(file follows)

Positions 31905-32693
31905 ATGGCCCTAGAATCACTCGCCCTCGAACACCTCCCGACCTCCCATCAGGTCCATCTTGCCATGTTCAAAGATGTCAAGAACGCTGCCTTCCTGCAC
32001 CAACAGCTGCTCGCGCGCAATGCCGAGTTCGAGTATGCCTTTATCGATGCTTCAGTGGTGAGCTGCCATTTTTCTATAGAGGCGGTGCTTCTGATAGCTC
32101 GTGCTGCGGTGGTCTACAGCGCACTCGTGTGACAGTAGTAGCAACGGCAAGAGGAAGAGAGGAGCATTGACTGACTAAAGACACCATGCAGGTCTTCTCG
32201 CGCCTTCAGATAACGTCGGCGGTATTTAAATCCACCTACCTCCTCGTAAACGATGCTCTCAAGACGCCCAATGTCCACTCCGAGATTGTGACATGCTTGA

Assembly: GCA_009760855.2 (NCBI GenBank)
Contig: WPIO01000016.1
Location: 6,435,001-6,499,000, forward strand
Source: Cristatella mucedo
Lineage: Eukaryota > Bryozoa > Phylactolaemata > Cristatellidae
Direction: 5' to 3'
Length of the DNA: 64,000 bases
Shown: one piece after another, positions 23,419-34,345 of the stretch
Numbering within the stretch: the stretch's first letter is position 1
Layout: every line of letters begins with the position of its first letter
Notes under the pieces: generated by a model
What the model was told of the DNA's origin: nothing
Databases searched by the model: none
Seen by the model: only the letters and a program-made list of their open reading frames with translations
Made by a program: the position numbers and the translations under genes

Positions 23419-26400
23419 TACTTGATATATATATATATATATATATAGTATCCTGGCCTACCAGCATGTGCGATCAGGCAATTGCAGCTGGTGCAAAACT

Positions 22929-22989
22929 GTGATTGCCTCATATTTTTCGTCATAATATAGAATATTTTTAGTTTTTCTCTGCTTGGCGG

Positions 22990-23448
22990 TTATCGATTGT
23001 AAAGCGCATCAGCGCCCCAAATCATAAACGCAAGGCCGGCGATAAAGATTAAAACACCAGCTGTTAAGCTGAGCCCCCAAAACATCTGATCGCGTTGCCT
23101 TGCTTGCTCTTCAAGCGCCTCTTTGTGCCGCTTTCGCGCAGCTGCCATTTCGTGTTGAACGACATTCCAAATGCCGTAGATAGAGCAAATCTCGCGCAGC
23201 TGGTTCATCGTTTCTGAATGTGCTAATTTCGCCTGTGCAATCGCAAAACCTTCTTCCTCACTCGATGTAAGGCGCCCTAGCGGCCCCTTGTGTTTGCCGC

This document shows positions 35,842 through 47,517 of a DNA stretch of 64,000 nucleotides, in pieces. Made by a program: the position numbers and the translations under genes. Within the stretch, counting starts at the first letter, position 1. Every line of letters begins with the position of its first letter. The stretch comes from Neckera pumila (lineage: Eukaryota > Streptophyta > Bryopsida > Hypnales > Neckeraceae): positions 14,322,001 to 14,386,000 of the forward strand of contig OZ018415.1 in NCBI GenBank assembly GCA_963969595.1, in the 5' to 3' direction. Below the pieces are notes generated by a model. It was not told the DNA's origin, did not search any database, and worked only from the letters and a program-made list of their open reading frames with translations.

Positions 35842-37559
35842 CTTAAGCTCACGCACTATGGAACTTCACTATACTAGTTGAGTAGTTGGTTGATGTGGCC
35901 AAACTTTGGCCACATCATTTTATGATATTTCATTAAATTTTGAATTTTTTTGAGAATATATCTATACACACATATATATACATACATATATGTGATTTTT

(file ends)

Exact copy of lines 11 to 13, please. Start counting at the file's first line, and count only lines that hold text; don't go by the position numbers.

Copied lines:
Direction: 5' to 3'
Length of the DNA: 64,000 bases
Shown: one piece after another, positions 23,419-34,345 of the stretch